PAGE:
Here is this week’s Weekly Top 5. These are articles that weren’t in the headlines and probably under the radar, yet are still well worth a read.
Here are the Top 5 reads of the week.
- Phil Pearlman on what it takes to be successful in trading.
- Phil is the Executive Editor over at StockTwits and is a true genius at integrating social media and trading. Also I’m a fan of his for the way he views the market based on psychology and behavioral tendencies.
- In this post, Phil discusses why most people will fail at trading and those that are going to succeed will have many failures along the way. This isn’t an easy game, but one that takes many years of practice and constant learning. To improve in ’13 he suggests focusing on just one critical aspect of your craft and master it. Or as he puts it ‘crush it’.
- I’ll be the first to admit that one of my weaknesses over the years is I’ve bounced from strategy to strategy, always trying to find the latest and greatest trading edge. One thing I’ve learned over the past decade is there isn’t a holy grail. I’ve greatly toned down what I look at on my charts and instead try to focus on just a few key indicators I believe in. Along the lines of what Phil said, looking at too many things can let you take your eyes off the prize.
- CNNMoney poll of various strategists and money managers looking for the SPX to close at 1,490 this year, up just 4.5% for the year.
- Are there concerns out there? Yes, absolutely. None the less, given various indexes are close to new multi-year highs, it is simply amazing how much distrust there still is toward the market. Whether is it hedge fund exposure, strategist allocations, or retail investors constantly missing this rally – nearly everyone has missed this multi-year rally. For this one reason (and in a very simplistic way of viewing things), we continue to expect the rally to continue because so many don’t.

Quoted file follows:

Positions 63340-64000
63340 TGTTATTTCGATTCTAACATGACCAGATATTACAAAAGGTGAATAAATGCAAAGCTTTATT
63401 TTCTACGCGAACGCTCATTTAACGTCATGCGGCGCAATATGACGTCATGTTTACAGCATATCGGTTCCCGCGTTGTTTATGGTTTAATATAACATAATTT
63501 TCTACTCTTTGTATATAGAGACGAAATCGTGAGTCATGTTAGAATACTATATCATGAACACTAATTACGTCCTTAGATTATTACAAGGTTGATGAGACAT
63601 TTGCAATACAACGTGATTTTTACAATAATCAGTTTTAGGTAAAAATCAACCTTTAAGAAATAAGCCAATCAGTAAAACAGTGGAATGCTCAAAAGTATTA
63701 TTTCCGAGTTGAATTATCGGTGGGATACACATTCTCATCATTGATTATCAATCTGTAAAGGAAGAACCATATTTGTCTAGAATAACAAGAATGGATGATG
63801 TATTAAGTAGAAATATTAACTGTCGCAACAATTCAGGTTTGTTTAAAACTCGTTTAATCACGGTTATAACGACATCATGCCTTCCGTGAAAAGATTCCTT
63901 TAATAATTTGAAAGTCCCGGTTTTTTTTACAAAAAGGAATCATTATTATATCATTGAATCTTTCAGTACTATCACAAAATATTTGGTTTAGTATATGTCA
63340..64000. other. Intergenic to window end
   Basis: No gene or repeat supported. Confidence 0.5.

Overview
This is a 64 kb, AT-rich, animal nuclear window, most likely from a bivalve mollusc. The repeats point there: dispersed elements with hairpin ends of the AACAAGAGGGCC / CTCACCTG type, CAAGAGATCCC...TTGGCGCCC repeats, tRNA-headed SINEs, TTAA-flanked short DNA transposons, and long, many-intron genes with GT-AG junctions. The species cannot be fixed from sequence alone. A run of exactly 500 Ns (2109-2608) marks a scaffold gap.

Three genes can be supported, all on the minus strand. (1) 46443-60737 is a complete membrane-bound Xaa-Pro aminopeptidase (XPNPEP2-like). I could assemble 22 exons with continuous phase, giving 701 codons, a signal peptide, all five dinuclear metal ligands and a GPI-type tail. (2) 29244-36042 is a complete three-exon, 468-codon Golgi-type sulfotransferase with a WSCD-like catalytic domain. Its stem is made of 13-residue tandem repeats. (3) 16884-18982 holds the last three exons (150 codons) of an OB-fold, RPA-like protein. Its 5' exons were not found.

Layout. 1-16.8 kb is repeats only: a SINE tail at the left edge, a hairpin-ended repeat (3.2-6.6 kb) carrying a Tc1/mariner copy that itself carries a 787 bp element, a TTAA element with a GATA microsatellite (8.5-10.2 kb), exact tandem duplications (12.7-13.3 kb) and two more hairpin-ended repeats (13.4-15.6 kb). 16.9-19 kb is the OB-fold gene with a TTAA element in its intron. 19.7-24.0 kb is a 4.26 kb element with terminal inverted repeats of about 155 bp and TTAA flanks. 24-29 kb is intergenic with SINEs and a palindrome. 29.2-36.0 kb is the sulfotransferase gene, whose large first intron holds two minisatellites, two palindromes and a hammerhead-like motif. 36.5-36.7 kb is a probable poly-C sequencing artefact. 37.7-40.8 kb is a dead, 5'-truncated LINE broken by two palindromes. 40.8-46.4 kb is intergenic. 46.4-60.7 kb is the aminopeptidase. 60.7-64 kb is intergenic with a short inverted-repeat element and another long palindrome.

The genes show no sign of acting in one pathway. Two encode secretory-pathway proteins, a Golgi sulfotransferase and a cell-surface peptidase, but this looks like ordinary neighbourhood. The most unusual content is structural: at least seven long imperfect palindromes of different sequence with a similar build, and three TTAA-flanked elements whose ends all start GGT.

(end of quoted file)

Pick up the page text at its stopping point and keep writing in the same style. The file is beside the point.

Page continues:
- FWIW, I was in this poll and I’m looking for the SPX to close at 1,650 – a 16% move higher.
- Speaking of hedge funds underperforming, the Wall Street Journal had this article noting they’ve underperformed for four straight years now.
- The average hedge fund was up just 5.5% last year, according to HFR. This is nothing new, as they’ve underperformed since ’09. A lot of our work last year suggested they were drastically underexposed to equities, so this underperformance isn’t a shock.
- Still, this hammers home a few facts. First off, hedge funds have missed the rally. At the same time, they do still have a huge amount of money on the sidelines which could be very bullish once they finally put their cash to work.
- The chart below sums it up.
- Derek Hernquist explains his personal process and what process means to him.
- Out of anyone I follow, Derek does simply some of the best work on what it means to have a process.
- He lists six beliefs that summarize his personal process. Remember, we all should have our own process, but nothing wrong with seeing how others, who you respect, do it.
- I won’t give all of them away, but these two beliefs resonated with me.
- Market moves start inward and spread outward, so studying the “market of stocks” makes more sense to me than studying SPX
- I have no way to “outknow” the information on any stock, sector, or asset class; time spent trying is time taken away from honing my true edge
- Well said and I suggest everyone read what Derek has to say and figure out what process works best for you and hopefully this will help you have a very successful ‘13
- AP story on why ordinary folks are losing faith in stocks.
- This is nothing new, as the retail crowd continues to doubt this rally. Still, this article was chalked full of great stats which hammer home just how much distrust there still is toward Wall Street from the eyes of Main Street.
- My favorite stat was investors have pulled $380 billion from US stock funds since April ’07, while pouring more than a trillion dollars into bond funds – according to the ICI. Simply amazing.
- Not to be outdone, according to our data, last month was a record 20 straight months of domestic equity mutual fund outflows. The lack of trust is alarming, yet incredibly bullish from a contrarian point of view. Look at the Greek stock market. This time a year ago their country was toast, all that happened was their stock market gained 30% last year. I can’t stress this enough, you want to buy low ‘expectations’, not low ‘prices’. To me, expectations toward US stocks are still extremely low.
- Pension funds have historically been horrific market timers. According to the article, “Private pension funds have cut stock allocation from 70 percent of their holdings to just under 50 percent, back to the ’95 level.”
- Keeping this very simple, ’95 was a tremendous time to be accumulating stocks for a huge multi-year run. This is just one stat, but still one that I think bodes well for the viability of this rally having substantial legs.
Lastly, if there is anything you’d like me to take a closer look at or an article you feel is worthwhile, please feel free to mention it below.